"The only issue is can we afford it, given the substantial escalation in cost since this was put forward," Moniz said. "We have argued that this would be a good time to evaluate all the pathways in terms of what we can do. That in turn would involve discussions with Russia as well but that’s all in play and when the fiscal year 2015 budget is hopefully, eventually passed by the Congress that will do a lot in terms of congressional intent with regard to that path forward."

In the global arena, commercial reprocessing of MOX is being done in France and potentially in Japan, for example. "Our issue is that first of all, and we've it made pretty clear, we are not interested, or supportive frankly, certainly in the United States, of moving forward with a MOX fuel cycle, quite distinct from disposing of the military sources. On the other hand, we certainly understand Japan's desire to move forward," he said. "A major concern that we have, and the Japanese have this as a policy, is we do not have accumulation of separated plutonium beyond what is in some sense the working amount for MOX. Clearly in Japan, if and when a significant number of nuclear reactors are restarted, well, by definition, there will not be an end use for the MOX until that happens."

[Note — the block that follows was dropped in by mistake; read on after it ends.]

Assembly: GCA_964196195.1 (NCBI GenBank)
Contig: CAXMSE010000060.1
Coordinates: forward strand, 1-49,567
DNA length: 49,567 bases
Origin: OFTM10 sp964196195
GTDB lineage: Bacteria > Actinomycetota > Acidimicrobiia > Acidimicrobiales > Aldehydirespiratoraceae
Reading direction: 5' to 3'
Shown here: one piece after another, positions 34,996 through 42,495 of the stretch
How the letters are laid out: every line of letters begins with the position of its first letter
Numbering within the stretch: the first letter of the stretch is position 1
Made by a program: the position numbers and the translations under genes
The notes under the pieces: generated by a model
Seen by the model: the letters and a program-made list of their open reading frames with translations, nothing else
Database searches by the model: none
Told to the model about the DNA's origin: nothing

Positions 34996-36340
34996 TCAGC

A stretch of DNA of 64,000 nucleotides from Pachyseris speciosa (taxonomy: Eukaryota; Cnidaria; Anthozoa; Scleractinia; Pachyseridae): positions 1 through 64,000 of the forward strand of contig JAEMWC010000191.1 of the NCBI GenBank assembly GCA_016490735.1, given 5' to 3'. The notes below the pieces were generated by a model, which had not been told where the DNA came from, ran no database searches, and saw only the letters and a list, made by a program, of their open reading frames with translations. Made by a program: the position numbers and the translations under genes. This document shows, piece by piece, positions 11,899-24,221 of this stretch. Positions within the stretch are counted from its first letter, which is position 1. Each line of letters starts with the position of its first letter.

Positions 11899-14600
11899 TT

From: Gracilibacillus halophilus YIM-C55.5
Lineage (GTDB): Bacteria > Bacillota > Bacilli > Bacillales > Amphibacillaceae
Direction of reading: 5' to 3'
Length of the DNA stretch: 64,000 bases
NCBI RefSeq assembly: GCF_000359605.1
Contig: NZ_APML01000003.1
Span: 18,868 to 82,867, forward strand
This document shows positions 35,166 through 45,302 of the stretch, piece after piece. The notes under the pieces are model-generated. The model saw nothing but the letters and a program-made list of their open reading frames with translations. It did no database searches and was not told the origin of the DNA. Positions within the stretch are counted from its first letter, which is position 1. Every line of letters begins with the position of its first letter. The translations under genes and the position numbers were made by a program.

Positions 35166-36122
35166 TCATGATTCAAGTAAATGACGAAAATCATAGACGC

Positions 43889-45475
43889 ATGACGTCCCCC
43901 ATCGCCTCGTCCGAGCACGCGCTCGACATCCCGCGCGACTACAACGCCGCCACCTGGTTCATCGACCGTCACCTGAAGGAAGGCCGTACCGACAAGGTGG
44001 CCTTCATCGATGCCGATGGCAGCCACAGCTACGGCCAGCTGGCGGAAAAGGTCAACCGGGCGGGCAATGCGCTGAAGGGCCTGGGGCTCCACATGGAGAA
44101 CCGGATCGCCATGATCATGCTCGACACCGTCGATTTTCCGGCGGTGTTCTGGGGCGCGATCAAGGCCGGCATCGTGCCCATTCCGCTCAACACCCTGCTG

China and Russia

Asked for his comment on China, which this year marks its 30th anniversary of membership of the IAEA, Moniz said he had been involved in a number of the nuclear discussions with the Chinese government in the last year and a half as energy secretary. "As far as I can tell, we certainly share the same commitments to seeing nuclear power as an important option going forward, 'emissions-free', both of conventional pollutants and CO2. We both understand completely the issue of needing strong regulation for safety purposes."